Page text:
Fix Cracks In Concrete Floor
Startled at the sight of a crack in your basement flooring? Start here with this guide to determine whether or not you have anything to worry over.
- How Do You Fix Cracks In Concrete Floors
- Repair Cracks In Concrete Floor With Epoxy
- Fill Cracks In Concrete Floor
- Fix Cracks In Concrete Garage Floor
Q: We moved into a new house and I just noticed some cracks in the basement floor. They don’t look new, but I can’t be sure. Should I be concerned? Do I need to call a professional to take a look, or can I fix the cracks myself?
A: Odds are, the cracks in your basement floor are not indicative of a bigger problem. Keep in mind that basement floors do not bear the weight of the house as basement walls do, so cracks in a basement floor won’t affect your home’s structural integrity. Still, occasionally, a floor crack can be the first sign of a larger issue. Use the following visual cues and clues to understand what cracks you’ve noticed could mean and whether or not you need to have them repaired.
- I have a really long (about 20') uneven crack in my cement garage floor. Not only is it jagged, but the sides of the crack range from flat to about 1/2' high. I want to level the sides of the crack, seal it, and end up with a flat floor. I'm not sure what the best way to do this is.
- Sep 19, 2019 With a small paintbrush, coat the crack surface with concrete bonding adhesive. Allow the adhesive to dry completely. Mix a suitable amount of sand mix with water as instructed on the bag. (Sand mix is one variety of dried concrete products sold in bags on home stores.).
With a small paintbrush, coat the crack surface with concrete bonding adhesive. Allow the adhesive to dry completely. Mix a suitable amount of sand mix with water as instructed on the bag. (Sand mix is one variety of dried concrete products sold in bags on home stores.). Dalton Latex-ite 35099 PLI-STIX Asphalt and Concrete Crack Filler. The Dalton Latex-ite PLI-STIX is ideal for filling and repairing wider cracks in concrete (or asphalt) surfaces. Liquid and gel-based concrete crack fillers are sometimes not good enough for wide cracks. In such scenarios, the PLI-STIX can do the job.
Hairline cracks need no repair and are not indicative of a larger problem.
Be they straight, jagged, or spiderweb-like, fine cracks in the basement floor commonly result from surface shrinkage as the concrete dries. They typically show up two to 12 months after the basement floor is poured, depending on how quickly the slab dries and how much humidity remains in the basement. Fear not: They are superficial and require no repair.
But it’s a good idea to seal ⅛-inch or wider cracks.
Like their hairline cousins, slightly wider cracks in a basement floor are merely the result of shrinkage and do not indicate a larger problem. Anything wider than ⅛-inch, however, should be sealed to keep moisture, soil smells, or even soil-borne gases (see section on radon gas below) from seeping through the basement floor. You can seal them yourself with an elastomeric caulking sealant (view example on Amazon) made for use on concrete and masonry. Application methods vary by brand, so read product instructions carefully.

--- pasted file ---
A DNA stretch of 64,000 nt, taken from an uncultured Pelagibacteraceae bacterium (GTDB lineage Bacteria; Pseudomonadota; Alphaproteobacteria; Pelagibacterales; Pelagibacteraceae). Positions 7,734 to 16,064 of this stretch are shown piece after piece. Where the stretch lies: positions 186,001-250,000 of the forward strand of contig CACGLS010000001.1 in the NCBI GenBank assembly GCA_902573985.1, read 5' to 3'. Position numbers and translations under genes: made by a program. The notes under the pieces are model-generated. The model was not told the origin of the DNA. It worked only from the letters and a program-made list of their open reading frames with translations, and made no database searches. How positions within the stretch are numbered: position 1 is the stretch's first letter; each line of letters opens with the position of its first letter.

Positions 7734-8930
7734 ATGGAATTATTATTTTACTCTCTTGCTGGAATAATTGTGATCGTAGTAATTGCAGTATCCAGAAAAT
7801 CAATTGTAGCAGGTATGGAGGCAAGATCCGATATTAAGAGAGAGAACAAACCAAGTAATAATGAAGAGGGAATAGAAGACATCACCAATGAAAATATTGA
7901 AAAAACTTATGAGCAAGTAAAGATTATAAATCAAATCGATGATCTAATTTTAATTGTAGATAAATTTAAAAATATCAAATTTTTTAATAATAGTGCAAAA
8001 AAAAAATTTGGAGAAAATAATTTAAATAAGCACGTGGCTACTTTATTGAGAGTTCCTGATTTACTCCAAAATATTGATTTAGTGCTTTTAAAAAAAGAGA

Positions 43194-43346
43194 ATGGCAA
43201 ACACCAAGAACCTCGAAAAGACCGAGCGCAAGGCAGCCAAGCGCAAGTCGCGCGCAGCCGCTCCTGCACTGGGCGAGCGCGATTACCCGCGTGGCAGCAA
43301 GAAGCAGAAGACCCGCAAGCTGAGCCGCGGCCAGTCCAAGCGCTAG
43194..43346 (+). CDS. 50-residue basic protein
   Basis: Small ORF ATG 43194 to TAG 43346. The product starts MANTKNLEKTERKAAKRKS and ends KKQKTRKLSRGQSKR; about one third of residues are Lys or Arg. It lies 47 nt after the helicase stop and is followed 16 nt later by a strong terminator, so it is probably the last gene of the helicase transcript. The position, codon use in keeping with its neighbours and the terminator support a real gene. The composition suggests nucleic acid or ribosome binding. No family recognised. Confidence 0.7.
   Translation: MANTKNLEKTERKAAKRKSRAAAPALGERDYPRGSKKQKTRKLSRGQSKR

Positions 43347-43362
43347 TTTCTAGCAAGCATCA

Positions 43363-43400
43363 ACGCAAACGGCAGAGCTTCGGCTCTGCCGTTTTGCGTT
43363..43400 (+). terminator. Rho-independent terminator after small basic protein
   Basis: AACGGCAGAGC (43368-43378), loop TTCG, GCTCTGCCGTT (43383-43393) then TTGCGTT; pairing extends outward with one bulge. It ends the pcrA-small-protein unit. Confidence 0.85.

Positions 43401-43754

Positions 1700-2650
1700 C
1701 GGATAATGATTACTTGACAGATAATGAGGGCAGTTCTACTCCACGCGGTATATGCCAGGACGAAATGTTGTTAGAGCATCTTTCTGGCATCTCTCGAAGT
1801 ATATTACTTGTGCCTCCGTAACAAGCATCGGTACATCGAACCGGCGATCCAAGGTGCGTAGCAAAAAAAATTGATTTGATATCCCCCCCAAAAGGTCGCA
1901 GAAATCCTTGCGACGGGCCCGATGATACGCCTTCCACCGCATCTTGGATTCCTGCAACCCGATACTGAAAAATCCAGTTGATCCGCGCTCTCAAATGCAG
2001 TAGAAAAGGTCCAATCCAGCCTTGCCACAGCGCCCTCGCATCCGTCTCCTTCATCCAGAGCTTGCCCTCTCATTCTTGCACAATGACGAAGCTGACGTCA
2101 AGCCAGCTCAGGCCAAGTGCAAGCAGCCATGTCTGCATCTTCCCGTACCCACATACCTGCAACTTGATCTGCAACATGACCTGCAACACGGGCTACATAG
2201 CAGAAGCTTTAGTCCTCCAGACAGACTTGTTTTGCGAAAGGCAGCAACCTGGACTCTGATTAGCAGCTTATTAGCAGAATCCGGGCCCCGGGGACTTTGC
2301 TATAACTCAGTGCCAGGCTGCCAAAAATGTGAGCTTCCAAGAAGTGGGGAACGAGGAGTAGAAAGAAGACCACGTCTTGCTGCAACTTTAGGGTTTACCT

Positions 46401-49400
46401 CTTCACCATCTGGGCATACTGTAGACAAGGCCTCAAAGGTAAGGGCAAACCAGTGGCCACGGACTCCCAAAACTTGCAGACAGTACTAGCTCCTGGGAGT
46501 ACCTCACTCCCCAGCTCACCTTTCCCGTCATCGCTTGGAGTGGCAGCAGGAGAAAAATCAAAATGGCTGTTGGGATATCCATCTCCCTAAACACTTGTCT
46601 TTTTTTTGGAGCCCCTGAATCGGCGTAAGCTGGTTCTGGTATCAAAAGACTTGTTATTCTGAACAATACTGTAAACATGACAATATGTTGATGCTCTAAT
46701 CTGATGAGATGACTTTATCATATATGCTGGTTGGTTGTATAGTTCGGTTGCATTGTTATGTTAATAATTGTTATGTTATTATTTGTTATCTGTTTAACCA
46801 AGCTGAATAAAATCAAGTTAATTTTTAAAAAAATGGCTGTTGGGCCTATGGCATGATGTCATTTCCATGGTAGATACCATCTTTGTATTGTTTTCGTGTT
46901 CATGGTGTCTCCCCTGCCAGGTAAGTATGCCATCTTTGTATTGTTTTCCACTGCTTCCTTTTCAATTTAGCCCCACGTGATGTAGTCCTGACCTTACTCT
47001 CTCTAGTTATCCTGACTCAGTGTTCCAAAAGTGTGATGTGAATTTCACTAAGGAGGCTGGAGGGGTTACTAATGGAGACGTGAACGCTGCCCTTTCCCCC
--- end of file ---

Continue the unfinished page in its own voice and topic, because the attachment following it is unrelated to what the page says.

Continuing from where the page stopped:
RELATED: 5 Simple Fixes for Worn Concrete
Seal perimeter cracks, which are caused when the concrete floor shrinks away from the foundation walls.
Failure to tie the concrete floor into the foundation wall with steel reinforcement during the initial pour can exacerbate this cracking issue, resulting in ½”-wide (or wider) cracks where the basement floor meets the wall. These cracks in the basement floor, like those appearing elsewhere, are not indicative of a structural problem but should be sealed in a similar manner using an elastomeric caulking product designed for use on interior masonry.
Spalling of the basement floor is unsightly but still acceptable.
Spalling, or patches of surface flaking, indicates that the concrete mix was too wet when poured. As a result, the water worked its way to the surface of the concrete during curing and weakened the top layer, which loosens and flakes off. It’s unattractive but it doesn’t urgently affect the integrity of the slab since the concrete below should still be in good shape. (It may continue to flake away, though, the longer you leave it unaddressed.)
Unfortunately, since more spalling is likely to occur in the future, you can’t simply hide the problem with paint; when the next layer flakes away, it will take the painted coat off with it. If the sight bothers you, though, consider coating the problem area with a concrete resurfacer. Or, install a basement-appropriate flooring—such as tile, indoor-outdoor carpeting, linoleum, or a floating laminate—over the concrete subfloor.
RELATED: Solved! What to Do About Spalling Concrete
Cracks caused by settling can be filled and leveled.
Settling occurs when the foundation contractor either didn’t sufficiently compact the soil before pouring or didn’t use an adequate base, such as sand. As a result, the concrete slab cracks under its own weight and the half that is less supported sinks into the depression beneath. If the settled part of the slab sinks ½-inch or more, the resulting uneven surface can create a tripping hazard. Fortunately, the lower area can be filled with a self-leveling cement product (available from DIY centers for about $25 to $55) to mitigate incidents and injuries. Know that, if the floor is not done settling, you might have to repeat the leveling process in a few months. Settling of new construction should stop within 12 to 24 months; if you can wait it out, it might be best to apply the leveling product after that time.